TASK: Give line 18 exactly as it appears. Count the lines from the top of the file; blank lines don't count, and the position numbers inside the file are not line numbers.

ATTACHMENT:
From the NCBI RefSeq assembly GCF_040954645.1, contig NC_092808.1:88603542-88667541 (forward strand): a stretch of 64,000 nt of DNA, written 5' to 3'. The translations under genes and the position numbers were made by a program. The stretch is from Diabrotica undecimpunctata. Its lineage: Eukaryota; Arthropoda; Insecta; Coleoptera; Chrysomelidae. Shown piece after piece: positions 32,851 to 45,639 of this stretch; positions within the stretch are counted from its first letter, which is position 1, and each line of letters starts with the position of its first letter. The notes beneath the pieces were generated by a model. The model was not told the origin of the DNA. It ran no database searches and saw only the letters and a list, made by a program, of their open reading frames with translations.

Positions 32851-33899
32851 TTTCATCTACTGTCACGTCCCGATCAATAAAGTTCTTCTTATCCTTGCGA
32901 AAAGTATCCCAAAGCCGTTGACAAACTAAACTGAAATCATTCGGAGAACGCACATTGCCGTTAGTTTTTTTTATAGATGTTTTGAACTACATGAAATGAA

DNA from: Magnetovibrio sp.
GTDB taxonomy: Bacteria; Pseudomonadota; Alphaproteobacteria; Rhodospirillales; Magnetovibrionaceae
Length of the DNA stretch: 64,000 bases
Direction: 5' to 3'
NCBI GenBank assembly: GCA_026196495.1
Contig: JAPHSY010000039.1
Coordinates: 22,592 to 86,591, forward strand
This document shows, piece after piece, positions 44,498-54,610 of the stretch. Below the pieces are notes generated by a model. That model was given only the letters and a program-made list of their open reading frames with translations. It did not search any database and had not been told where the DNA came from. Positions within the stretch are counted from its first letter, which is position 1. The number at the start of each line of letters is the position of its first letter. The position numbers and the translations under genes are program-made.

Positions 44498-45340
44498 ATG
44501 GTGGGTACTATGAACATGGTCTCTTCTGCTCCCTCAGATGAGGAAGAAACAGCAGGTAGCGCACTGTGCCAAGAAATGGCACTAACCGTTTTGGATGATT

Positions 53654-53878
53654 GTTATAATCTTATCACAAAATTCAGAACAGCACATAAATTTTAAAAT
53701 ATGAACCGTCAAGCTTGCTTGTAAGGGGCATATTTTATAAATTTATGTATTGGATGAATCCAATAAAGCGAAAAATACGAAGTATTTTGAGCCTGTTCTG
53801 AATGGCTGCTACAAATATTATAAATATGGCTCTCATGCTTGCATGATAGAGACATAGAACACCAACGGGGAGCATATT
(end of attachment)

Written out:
53701 ATGAACCGTCAAGCTTGCTTGTAAGGGGCATATTTTATAAATTTATGTATTGGATGAATCCAATAAAGCGAAAAATACGAAGTATTTTGAGCCTGTTCTG